BAE Systems profits hit by defence cuts
Eurofighter launching long range missile
BAE Systems has reported a 10 per cent drop in half-year revenues after cuts to military spending.
Europe's largest defence contractor, which produces Astute nuclear-powered submarines and is the largest supplier of land vehicles to the US Army, has suffered from cut-backs in transatlantic markets, while orders for Eurofighters to Saudi Arabia have been delayed.
This contributed to a fall in sales at one of the UK's biggest manufacturing employers to £8.3bn in the six months to 30 June, while underlying earnings fell 3 per cent to £939m.
However, the group said its order book grew by £900m to £40bn, driven by a £4.3bn increase in demand from outside the UK and the United States.
Shares fell as the revenues figure was worse than the City had forecast, although earnings were slightly ahead of expectations.
Its main UK manufacturing division saw earnings lift 35 per cent to £420m despite a drop in sales, helped by building a new destroyer for the Royal Navy.
The increase in profitability is welcome news for the division after its shipbuilding operations were placed under review in a move that could result in the closure of its Portsmouth dockyard, threatening up to 3,000 jobs.
BAE is expected to cut more than 600 jobs at its factory in Brough, Yorkshire, home of the Hawk jet, as part of a round of redundancies at sites across the UK.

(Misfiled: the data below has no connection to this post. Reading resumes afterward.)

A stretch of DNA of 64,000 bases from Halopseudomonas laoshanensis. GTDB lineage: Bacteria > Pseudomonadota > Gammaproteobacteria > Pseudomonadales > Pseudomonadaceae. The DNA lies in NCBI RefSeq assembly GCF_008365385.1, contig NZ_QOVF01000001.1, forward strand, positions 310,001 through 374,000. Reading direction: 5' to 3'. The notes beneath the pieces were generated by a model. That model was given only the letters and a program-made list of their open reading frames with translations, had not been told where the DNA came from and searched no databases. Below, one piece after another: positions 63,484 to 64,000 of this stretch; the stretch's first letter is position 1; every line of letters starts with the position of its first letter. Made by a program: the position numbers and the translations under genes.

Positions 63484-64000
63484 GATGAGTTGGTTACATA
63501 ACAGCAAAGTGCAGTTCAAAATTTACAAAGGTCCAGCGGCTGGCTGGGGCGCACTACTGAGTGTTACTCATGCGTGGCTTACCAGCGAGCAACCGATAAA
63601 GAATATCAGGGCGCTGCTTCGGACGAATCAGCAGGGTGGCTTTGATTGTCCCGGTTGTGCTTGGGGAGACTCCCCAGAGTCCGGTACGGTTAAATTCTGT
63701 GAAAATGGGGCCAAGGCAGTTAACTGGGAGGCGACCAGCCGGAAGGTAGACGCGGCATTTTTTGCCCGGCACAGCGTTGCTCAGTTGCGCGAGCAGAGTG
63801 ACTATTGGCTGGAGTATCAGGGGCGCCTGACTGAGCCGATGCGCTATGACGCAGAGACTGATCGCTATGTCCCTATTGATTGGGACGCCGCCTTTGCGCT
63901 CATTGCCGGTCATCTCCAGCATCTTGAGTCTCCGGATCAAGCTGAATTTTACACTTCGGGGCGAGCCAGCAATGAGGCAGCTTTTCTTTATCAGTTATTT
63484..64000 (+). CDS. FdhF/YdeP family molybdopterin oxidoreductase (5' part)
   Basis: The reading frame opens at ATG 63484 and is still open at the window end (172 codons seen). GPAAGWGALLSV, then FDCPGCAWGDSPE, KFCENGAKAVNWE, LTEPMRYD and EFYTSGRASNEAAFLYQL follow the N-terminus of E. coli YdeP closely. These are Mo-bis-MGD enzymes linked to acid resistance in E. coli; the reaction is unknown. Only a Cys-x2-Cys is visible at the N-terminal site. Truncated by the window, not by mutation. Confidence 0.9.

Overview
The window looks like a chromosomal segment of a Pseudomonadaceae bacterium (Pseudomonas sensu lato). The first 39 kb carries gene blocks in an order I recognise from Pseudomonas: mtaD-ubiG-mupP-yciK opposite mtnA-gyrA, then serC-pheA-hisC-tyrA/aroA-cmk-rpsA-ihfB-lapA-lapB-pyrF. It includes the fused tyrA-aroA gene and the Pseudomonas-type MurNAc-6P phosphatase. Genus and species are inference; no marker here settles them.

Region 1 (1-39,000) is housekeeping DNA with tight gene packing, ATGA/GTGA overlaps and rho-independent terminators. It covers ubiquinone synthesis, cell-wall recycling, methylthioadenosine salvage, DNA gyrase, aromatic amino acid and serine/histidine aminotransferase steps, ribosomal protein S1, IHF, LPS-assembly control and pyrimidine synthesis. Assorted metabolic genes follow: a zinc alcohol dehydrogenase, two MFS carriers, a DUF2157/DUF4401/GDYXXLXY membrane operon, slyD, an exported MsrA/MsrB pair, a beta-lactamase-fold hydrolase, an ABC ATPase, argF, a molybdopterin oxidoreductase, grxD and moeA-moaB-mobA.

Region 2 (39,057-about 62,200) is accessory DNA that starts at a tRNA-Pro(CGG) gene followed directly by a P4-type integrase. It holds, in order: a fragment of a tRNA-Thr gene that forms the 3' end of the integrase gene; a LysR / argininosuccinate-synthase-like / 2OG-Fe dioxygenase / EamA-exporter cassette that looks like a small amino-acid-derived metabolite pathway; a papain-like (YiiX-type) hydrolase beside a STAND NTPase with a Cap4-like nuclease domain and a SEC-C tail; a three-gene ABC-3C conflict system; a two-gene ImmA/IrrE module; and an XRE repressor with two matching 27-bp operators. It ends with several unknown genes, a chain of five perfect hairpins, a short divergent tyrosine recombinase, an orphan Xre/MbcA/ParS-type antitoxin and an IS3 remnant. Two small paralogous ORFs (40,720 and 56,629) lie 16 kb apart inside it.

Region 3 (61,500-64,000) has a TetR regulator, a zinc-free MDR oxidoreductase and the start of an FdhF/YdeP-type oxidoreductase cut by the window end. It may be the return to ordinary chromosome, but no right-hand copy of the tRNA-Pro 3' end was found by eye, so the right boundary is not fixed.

BAE – part of the Eurofighter consortium that lost out on the sale of 126 jets to India earlier this year – said it expected to deliver "modest growth" in 2012 subject to the completion of the Saudi deal.
Saudi Arabia, the world's top oil exporter, signed a contract with BAE in 2007 to buy 72 Typhoon aircraft, 24 of which have been delivered to the Royal Saudi Air Force.
The Salam deal, as it is known, is worth around £4.5bn.
Talks between BAE and Saudi over changes to the price of the deal are expected to be completed in the coming months.
"We're making good progress in commercial discussions with Saudi, which we anticipate will close it in the second half," chief executive Ian King said.
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